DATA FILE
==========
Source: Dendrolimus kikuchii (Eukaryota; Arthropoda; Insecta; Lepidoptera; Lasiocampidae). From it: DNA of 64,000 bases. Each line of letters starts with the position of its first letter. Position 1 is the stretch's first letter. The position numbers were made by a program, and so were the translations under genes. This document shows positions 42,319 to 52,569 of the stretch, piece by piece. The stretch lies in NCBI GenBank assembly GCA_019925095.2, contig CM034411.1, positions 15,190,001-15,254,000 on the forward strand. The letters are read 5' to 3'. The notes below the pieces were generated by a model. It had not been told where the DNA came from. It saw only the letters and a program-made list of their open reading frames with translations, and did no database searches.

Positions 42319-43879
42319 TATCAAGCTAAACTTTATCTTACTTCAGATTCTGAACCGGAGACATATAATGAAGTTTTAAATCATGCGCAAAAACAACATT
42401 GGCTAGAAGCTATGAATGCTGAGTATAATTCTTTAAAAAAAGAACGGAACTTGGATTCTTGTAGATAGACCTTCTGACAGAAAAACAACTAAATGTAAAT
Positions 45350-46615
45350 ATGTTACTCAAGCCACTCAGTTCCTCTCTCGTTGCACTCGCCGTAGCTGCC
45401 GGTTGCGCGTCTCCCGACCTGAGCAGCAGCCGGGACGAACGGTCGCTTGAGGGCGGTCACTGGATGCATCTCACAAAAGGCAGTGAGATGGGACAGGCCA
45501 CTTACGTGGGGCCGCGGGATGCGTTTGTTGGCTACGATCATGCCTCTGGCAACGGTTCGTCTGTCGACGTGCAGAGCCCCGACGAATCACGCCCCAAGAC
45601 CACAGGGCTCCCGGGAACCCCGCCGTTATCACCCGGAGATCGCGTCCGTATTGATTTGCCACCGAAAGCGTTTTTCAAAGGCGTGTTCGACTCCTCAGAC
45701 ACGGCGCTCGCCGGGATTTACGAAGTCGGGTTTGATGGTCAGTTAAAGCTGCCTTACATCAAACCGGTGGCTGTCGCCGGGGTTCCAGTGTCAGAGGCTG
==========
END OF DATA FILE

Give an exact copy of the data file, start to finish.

Source: Dendrolimus kikuchii (Eukaryota; Arthropoda; Insecta; Lepidoptera; Lasiocampidae). From it: DNA of 64,000 bases. Each line of letters starts with the position of its first letter. Position 1 is the stretch's first letter. The position numbers were made by a program, and so were the translations under genes. This document shows positions 42,319 to 52,569 of the stretch, piece by piece. The stretch lies in NCBI GenBank assembly GCA_019925095.2, contig CM034411.1, positions 15,190,001-15,254,000 on the forward strand. The letters are read 5' to 3'. The notes below the pieces were generated by a model. It had not been told where the DNA came from. It saw only the letters and a program-made list of their open reading frames with translations, and did no database searches.

Positions 42319-43879
42319 TATCAAGCTAAACTTTATCTTACTTCAGATTCTGAACCGGAGACATATAATGAAGTTTTAAATCATGCGCAAAAACAACATT
42401 GGCTAGAAGCTATGAATGCTGAGTATAATTCTTTAAAAAAAGAACGGAACTTGGATTCTTGTAGATAGACCTTCTGACAGAAAAACAACTAAATGTAAAT
Positions 45350-46615
45350 ATGTTACTCAAGCCACTCAGTTCCTCTCTCGTTGCACTCGCCGTAGCTGCC
45401 GGTTGCGCGTCTCCCGACCTGAGCAGCAGCCGGGACGAACGGTCGCTTGAGGGCGGTCACTGGATGCATCTCACAAAAGGCAGTGAGATGGGACAGGCCA
45501 CTTACGTGGGGCCGCGGGATGCGTTTGTTGGCTACGATCATGCCTCTGGCAACGGTTCGTCTGTCGACGTGCAGAGCCCCGACGAATCACGCCCCAAGAC
45601 CACAGGGCTCCCGGGAACCCCGCCGTTATCACCCGGAGATCGCGTCCGTATTGATTTGCCACCGAAAGCGTTTTTCAAAGGCGTGTTCGACTCCTCAGAC
45701 ACGGCGCTCGCCGGGATTTACGAAGTCGGGTTTGATGGTCAGTTAAAGCTGCCTTACATCAAACCGGTGGCTGTCGCCGGGGTTCCAGTGTCAGAGGCTG